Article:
I'm letting it go because none of this should be about Josh Duggar. In our outrage, shock (or for some of us, not so much shock), and need to try to make sense of all of this, society has focused on Josh. And they shouldn't. Because Josh will reap the consequences of his own actions, as is normal and as he should. But there are at least five other people out there, plus all of his family, who will also suffer. And no one is talking about them. When did we become a society that became so moved by Hitler that we forgot about the Jews? An abuser is no one without his or her victims, and every time that you get into a discussion that leaves the victims out, you have become focused on the wrong person.

I get that we need to make sense of this. I get that everyone is clawing for a reason--what was missed? How could this have been prevented? Would the outcome or anything be different if it had been handled any differently? All of these questions should be considered, and it's important, oh so important, to understand that these things do happen and to understand how they should be handled (as if there is a one-size-fits-all answer to that). Except that to ask those questions right now puts the focus on me, and my need to somehow make this work in my head and my heart. But it's not about me. And it's not about you.

So this post, this blog, this lady whose heart wishes there were never stories like this, is for the girls.

Dear Girls,

I'm sorry. I'm sorry it happened. I'm sorry it was your brother. I'm sorry he had to continue living with you. I'm sorry that now instead of being who you are, society just sees you as a victim right now. I'm sorry that society is focused on him. I'm sorry that you have no voice right now.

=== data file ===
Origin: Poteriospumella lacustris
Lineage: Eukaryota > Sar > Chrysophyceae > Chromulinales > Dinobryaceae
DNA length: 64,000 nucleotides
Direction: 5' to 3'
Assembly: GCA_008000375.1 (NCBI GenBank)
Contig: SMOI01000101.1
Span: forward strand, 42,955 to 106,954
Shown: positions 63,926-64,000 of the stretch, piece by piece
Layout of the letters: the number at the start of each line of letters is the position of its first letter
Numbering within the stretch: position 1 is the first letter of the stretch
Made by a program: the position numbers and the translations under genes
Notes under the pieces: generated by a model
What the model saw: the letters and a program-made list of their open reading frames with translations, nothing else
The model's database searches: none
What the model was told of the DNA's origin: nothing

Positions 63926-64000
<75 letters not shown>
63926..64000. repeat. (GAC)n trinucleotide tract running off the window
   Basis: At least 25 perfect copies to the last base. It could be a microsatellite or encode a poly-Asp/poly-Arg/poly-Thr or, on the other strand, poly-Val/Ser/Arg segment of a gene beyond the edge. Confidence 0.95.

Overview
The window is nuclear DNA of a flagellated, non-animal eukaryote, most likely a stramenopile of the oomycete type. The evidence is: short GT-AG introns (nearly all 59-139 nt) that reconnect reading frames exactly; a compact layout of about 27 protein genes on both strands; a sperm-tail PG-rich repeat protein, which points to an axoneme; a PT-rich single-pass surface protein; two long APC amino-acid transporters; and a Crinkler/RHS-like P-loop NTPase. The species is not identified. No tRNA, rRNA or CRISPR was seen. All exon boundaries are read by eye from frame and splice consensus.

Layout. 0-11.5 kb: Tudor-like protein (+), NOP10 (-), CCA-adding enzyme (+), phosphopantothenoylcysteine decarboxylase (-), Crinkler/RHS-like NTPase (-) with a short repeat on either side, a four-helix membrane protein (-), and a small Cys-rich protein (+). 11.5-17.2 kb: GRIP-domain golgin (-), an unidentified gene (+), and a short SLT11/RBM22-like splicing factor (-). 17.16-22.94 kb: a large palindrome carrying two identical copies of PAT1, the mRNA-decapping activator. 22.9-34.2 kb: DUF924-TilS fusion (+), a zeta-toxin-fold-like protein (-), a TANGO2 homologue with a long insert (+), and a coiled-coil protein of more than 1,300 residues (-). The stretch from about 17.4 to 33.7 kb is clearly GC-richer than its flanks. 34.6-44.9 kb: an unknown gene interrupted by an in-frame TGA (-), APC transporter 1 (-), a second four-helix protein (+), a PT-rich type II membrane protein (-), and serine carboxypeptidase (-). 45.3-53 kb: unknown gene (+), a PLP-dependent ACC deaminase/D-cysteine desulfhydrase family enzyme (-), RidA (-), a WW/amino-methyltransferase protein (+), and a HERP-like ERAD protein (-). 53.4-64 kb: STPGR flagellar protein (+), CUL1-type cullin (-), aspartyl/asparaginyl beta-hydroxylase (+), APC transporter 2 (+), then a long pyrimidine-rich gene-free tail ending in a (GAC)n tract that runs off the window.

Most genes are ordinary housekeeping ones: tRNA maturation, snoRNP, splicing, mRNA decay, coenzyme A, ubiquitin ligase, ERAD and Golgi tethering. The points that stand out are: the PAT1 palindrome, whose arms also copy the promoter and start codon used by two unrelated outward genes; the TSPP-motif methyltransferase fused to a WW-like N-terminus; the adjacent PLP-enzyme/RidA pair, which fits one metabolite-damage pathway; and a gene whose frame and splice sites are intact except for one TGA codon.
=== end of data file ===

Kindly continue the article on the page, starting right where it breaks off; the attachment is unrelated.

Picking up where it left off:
I'm proud of you for telling. I'm proud of you for not being afraid. I'm proud of you for not forgetting. I'm proud of your for your willingness to forgive, though I hope that you have also been able to make peace with things and that you do truly understand what happened had nothing to do with you or your actions. I'm proud that you haven't let this define who you are.

I hope that you are able to experience your emotions and not just shut them down. I hope that you are able to say what you need to say, regardless of which spectrum it lies on. I hope that you have been able to, or will be able to, have correct and truthful thinking and understanding regarding sexuality, male roles, and what God really thinks about abuse.

You are worthy. Your identity has nothing to do with this. You will move on from this media outburst, it will get better, and you will be fine. Hold your head up, let yourself feel what you need to feel, do what you need to do, and know that your best days are still yet to come. You are enough, and our God is not a God who condones abuse. Ever. He didn't want that to happen to you, and He will be your Jehovah Nicci, your banner, as you shelter in the shadow of His wings.

I know that you know that you're going to be ok. I know that I don't know the details of your recovery or any of your thoughts on the matter. I just want you to know that it's ok to feel whatever you're feeling, and that you aren't forgotten.

You are not forgotten. I will not forget you, and I will stand for you.

<3 br="" nbsp="">

--> Please see our next post on 4 things to know about child sexual offenders & resources for parents of juvenile sexual offenders to better understand how you can help fight this within your own home. <-- font="">

Note: the original title of this article is changed because I realized after the fact that it was the same as another similar article posted here:!This-Ones-for-the-Girls-A-Duggar-Response/cupf/555f43a90cf23d0164b4313b . I had previously read that article and must have really resonated with the title of it, haha! Please also check out the article here that I just linked, as it's beautiful and needs to be read. So much love to her and the other many boys and girls who have been victims of sexual abuse.

Note #2: PLEASE feel free to leave your responses to this article here and not just on Facebook as it makes it circulations. This way, others who have been affected, and maybe even the girls it's written to may read it and be encouraged and embraced. I don't ever censor comments, but I do withhold the right to do so about this post as this is to be only a safe space concerning this issue.